In the latest parliamentary round-up, the Institute of Export & International Trade's public affairs adviser Grace Thompson gives the latest updates on the 'Brexit bonfire' bill as well as the government's response to questions on the Northern Ireland Protocol and trade policy.
The Retained EU Law bill
On Monday (6 February), the Retained EU Law (Revocation and Reform) Bill had its second reading in the House of Lords.
Conservative peer Lord Callanan (previously parliamentary under secretary of state at the Department for Business, Energy and Industrial Strategy, now in the Department for Energy Security and Net Zero) led the debate from the government side.
He said that the bill will enable the government to develop a new pro-growth, high-standards regulatory framework that will give business the confidence to innovate, invest, scale-up and create more jobs.
Baroness Chapman, speaking for the opposition, cited industry disquiet regarding the bill. For example, she noted the CBI’s perspective that the government is subjecting “the public – and industry – to another round of mass confusion and disruption, just when we’re trying to exit recession”.
She highlighted that the FSB has also requested the removal of sunset provisions, while the TUC has called the bill a “recipe for chaos”.
Lord Callanan said the bill is the next step in reasserting sovereignty of Parliament and untangling the UK from nearly 50 years of EU membership. He added that the time is right to review retained EU law and end it as a special legal category.
He made the point that, now the UK has left the EU and regained its sovereignty, it is important to ensure the UK has a regulatory system designed to benefit UK consumers and businesses.
Baroness Chapman said the government had previously said the point of the European Union (Withdrawal) Bill, was to “avoid significant and serious gaps in our statute book which ensured that EU-derived law was incorporated into UK law” but this new Bill does the exact opposite.
She concluded that the Bill “fundamentally simplistic and inaccurate view of what regulation is and who it is for.”
Concluding for the government, Lord Callanan argued the bill would improve UK legislation in several areas, including the UK’s scrutiny role, the UK statute book, environmental outcomes for the country and the UK’s regulatory system.
Oral questions to Northern Ireland secretary
On Wednesday there were oral questions to the secretary of state for Northern Ireland, Chris Heaton Harris MP. The secretary of state emphasised there is no truth to rumours that the Northern Ireland Protocol deal is finished and “waiting with the PM”.
Sheryll Murray MP asked what steps the government is taking to help businesses in Northern Ireland trade with the rest of the UK. Heaton-Harris said that the government is committed to ensuring “unfettered access” for Northern Irish businesses to the rest of the UK market.
In response to a question from Labour MP Jeff Smith and Dame Nia Griffith MP, about recent discussions Heaton-Harris has had with Cabinet colleagues on negotiations on the Northern Ireland Protocol, Heaton-Harris responded he frequent has discussions with colleagues about NI matters adding that claims the negotiations have finished and a deal is with the PM are false.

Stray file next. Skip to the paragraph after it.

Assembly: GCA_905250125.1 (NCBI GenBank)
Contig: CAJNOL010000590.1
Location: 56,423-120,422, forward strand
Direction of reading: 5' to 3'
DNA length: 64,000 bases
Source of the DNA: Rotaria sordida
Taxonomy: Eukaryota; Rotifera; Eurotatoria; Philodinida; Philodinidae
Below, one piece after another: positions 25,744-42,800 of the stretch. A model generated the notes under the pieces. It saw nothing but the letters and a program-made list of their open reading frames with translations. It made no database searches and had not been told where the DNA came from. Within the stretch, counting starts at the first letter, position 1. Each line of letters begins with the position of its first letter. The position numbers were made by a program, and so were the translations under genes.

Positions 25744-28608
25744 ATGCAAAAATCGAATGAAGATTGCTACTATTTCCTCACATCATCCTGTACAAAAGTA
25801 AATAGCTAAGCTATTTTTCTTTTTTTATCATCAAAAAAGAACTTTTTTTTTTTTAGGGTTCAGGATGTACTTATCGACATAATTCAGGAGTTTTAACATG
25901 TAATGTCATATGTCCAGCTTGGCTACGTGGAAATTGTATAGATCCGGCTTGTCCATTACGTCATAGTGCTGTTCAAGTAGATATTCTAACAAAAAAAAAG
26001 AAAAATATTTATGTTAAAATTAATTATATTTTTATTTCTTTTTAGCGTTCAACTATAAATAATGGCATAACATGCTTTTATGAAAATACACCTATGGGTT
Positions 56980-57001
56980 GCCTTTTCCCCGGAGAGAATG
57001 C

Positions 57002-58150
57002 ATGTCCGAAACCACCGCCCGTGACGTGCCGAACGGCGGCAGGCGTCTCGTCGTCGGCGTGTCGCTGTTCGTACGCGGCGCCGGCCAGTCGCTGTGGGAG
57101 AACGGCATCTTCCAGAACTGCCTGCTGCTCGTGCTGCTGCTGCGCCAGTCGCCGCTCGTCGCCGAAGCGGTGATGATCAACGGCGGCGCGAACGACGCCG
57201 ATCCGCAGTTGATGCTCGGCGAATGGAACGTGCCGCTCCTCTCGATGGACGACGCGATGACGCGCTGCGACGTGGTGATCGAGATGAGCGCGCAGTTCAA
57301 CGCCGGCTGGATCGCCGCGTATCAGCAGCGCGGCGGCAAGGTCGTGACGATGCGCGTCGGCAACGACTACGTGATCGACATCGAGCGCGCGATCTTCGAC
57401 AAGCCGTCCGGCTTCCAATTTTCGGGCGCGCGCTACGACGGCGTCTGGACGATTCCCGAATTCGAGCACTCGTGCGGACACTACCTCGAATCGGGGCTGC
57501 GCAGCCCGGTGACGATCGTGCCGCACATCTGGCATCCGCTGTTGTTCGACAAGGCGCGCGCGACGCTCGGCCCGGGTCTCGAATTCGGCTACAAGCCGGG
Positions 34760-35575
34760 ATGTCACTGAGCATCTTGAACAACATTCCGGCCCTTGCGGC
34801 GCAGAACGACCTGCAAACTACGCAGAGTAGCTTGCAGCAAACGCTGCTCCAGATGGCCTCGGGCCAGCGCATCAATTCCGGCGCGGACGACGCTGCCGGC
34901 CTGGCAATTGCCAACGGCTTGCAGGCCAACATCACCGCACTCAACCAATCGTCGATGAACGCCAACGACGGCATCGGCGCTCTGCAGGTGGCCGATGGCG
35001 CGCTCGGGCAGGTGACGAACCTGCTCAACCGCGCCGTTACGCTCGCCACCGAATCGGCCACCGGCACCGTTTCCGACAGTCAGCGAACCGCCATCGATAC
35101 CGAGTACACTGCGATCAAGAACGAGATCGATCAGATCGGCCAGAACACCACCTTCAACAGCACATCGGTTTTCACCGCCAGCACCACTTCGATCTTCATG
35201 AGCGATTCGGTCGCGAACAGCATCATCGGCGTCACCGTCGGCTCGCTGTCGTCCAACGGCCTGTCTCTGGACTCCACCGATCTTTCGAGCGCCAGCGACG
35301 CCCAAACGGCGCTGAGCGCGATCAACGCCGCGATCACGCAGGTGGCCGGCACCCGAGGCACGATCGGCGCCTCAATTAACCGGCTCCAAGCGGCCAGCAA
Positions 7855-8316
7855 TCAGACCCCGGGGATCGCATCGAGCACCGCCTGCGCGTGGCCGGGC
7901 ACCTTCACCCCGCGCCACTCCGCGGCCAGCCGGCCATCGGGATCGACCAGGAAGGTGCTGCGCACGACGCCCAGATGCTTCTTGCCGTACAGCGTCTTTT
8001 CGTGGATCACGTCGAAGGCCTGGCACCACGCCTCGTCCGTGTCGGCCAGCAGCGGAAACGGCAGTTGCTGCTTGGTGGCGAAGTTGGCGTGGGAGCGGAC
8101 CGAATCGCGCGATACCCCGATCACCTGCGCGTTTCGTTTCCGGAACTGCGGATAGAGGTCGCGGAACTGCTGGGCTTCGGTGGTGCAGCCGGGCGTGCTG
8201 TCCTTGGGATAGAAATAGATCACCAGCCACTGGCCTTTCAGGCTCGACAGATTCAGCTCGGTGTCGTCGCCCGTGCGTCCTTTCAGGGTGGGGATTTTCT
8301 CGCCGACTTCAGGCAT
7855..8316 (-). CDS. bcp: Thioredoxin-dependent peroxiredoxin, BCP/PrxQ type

There is no agreement yet, and Heaton-Harris refused to comment on when the UK could have one.
Oral questions to the business and trade secretary
Due to commitments in Mexico, Kemi Badenoch MP missed her first session of oral questions in her new role as secretary of state for the new department of business and trade. In her absence her questions were taken by ministers.
Greg Smith MP asked about discussions with the US on reducing market barriers at state level. The minister of state, Nigel Huddleston MP said that MOUs had been signed with various states, who had imported over £3.3bn of UK goods in 2021 in areas including renewable energy and life sciences. The government working on deals with California, Utah, Oklahoma and Texas, as they seek to improve the UK’s trade relationship with the US, which is its largest bilateral trading partner.
Smith also asked for an update on the digital trade situation in the US relationship. Huddleston said the department has identified digital trade a key area of bilateral cooperation for future talks.
Mark Eastwood MP asked what steps the department is taking to increase export opportunities for small and medium sized businesses. Minister of state, Nusrat Ghani MP, said UK exports grew by 24% year-on-year and pointed to the department’s 12-point strategy, which will see UK exporters extensively supported in the future.
A flying visit
As to this week’s highlight for many parliamentarians, it was no doubt the rousing and historic speech from Ukraine’s president Volodymyr Zelensky.
That it took place in the magnificent setting of Westminster Hall helped give the occasion even more impact, as did the non-too-subtle gifting of an Ukranian fighter pilot’s helmet to the Speaker of the House of Commons. On the helmet was written the message "We have freedom, give us wings to protect it”.
IOE&IT is holding a free webinar to examine the impact of Russia’s invasion of Ukraine one year on on Tuesday 14 February at 2.30pm. Click here to sign-up.